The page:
Understanding your legal responsibilities
Becoming a buy-to-let landlord comes with important legal responsibilities towards your tenants. Get these obligations right from the beginning of your investment journey and you’ll have built a strong foundation that’ll help you overcome any unforeseen issues and make it easier to adapt to future landlord rules.
A valid Gas Safety certificate needs to be in place before the start date of any new tenancy and must be renewed annually. We can arrange for a Gas Safe engineer to produce a Gas Safety certificate for £90 (inc. VAT) or a Gas Safety certificate and a service for just £108 (inc. VAT).
It is now mandatory for all tenanted properties to have a valid and “satisfactory” Electrical Installation Condition Report (EICR) in place. The certificate lasts for five years and must be completed by a qualified electrician.
We can instruct an electrician to provide an EICR for £180 (inc. VAT). Please bear in mind that any category 1 or 2 faults identified on the report, must be address before letting the property.
As of 2020, all properties must have an Energy Performance Certificate (EPC) rating of an E or above. New tenancies and existing lets must also meet this requirement. The EPCs need to be renewed every ten years. If your property’s rating is below E, you would need to make efficiency improvements to boost the rating before it is re-let.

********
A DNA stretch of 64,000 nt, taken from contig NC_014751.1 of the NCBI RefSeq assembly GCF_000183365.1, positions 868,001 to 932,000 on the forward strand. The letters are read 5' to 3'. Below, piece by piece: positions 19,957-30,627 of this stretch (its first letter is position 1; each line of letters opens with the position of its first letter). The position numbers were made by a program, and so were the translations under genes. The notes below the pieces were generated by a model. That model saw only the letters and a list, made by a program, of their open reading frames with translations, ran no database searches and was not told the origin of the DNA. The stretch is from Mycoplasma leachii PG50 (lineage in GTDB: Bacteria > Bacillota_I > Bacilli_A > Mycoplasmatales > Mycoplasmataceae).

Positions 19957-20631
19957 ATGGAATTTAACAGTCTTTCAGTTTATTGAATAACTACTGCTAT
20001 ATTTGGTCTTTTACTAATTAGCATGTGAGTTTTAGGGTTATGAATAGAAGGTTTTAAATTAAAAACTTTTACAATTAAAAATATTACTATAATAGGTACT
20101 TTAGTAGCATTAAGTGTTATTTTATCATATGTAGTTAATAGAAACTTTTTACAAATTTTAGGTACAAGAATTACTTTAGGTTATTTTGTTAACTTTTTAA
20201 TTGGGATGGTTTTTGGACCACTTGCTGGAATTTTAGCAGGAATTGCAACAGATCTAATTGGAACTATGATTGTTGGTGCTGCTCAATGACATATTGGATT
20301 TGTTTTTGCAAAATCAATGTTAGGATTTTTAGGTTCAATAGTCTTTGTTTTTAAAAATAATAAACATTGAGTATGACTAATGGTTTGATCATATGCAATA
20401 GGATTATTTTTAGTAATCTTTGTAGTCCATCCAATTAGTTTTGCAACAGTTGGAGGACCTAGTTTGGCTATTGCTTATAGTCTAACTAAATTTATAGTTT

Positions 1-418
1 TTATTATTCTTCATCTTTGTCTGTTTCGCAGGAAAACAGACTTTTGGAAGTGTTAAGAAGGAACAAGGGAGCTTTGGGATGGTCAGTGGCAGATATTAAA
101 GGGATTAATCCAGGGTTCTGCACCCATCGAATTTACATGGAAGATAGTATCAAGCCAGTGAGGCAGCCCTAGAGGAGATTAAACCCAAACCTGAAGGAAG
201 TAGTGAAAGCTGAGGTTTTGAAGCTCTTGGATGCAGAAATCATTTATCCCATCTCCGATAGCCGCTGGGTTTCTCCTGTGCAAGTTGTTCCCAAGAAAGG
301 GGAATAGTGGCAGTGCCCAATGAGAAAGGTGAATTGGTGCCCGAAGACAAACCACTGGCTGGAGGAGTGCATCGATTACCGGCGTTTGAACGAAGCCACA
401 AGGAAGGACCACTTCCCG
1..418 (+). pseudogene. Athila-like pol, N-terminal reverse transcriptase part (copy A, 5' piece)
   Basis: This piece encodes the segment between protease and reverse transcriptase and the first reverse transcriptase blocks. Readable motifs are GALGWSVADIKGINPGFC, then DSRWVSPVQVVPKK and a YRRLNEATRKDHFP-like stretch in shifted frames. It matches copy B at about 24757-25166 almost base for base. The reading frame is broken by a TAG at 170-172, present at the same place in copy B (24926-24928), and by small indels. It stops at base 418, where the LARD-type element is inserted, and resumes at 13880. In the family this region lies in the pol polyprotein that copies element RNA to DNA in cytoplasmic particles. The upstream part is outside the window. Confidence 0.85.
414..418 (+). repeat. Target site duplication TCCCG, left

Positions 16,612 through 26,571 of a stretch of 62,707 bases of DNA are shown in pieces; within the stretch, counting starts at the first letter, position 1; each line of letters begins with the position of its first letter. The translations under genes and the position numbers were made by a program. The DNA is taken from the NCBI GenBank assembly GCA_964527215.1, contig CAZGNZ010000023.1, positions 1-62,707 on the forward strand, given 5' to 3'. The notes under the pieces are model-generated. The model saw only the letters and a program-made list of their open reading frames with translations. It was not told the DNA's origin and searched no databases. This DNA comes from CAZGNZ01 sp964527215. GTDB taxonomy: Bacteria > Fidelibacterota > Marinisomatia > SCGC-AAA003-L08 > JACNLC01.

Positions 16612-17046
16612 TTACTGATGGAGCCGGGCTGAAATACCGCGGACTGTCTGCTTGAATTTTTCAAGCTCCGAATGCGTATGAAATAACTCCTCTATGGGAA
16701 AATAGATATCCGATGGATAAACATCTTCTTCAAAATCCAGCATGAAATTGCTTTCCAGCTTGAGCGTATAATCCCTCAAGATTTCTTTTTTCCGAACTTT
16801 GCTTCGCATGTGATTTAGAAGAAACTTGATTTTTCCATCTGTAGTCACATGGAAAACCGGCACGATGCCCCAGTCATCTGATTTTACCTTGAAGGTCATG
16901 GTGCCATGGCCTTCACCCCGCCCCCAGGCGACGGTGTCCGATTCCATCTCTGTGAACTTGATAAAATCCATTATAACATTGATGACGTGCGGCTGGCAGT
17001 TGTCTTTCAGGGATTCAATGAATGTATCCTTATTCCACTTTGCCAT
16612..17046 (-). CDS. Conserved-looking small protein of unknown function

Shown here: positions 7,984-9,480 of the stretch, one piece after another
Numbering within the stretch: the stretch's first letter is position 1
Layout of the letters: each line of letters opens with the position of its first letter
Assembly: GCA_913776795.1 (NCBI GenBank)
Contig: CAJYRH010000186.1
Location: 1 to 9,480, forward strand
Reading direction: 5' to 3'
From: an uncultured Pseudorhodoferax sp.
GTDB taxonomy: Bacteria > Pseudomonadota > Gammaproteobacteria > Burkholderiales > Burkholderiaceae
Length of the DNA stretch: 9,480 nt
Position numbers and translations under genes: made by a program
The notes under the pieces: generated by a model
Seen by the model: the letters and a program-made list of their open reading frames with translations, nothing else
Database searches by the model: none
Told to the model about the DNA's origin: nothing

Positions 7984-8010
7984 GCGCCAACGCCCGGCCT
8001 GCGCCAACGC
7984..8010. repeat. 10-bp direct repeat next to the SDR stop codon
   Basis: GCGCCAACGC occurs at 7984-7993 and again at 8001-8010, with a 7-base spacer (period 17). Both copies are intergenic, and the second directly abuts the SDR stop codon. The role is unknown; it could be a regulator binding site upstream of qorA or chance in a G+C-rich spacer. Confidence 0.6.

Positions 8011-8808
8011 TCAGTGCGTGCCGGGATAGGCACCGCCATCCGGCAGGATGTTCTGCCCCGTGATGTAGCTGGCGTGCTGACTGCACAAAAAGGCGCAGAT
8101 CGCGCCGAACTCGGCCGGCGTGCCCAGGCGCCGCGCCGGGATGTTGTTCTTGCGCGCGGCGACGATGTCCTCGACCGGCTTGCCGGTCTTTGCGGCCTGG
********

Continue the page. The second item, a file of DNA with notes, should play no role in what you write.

Regulations introduced on 1st October 2015, require you to have at least one smoke alarm installed on every storey of your rental property which is used as living accommodation. Where there is a solid fuel burner (such as log burner or fireplace), a carbon monoxide alarm must be fitted.
When letting a property that is part or fully furnished, you need to ensure that the furniture that is left in a property complies with The Furniture and Furnishings Regulations 1988. The regulations were introduced to ensure that manufacturers did not use certain types of foam/padding when filling soft furnishings as certain materials create toxic smoke if set on fire and result in a higher death rate than other materials when breathed in.
The regulations state that certain items, such as armchairs, sofas, beds, mattresses, pillows, and scatter cushions must have a fire label on them to show that they meet specific safety tests. They also prevent the resale of items that do not comply. Excluded items include duvets, mattress covers, pillowcases, sleeping bags, carpets, curtains, and furniture manufactured before 1950.
Failure to comply with the regulations is a criminal offence that can result in a fine and/or imprisonment. If you are unsure whether an item of furniture must have a safety label, but one is not present, then it should be removed from a property before it is let.
- A valid Gas Safety certificate needs to be in place before the start date of any new tenancy.
- You must have an Electrical Installation Condition Report (EICR) in place.
- It is a requirement that landlords and letting agents protect deposits.
- All properties must have an Energy Performance Certificate (EPC) rating of an E or above.
- At least one smoke alarm installed on every storey of your rental property.
- A furnished property must complies with The Furniture and Furnishings Regulations 1988.
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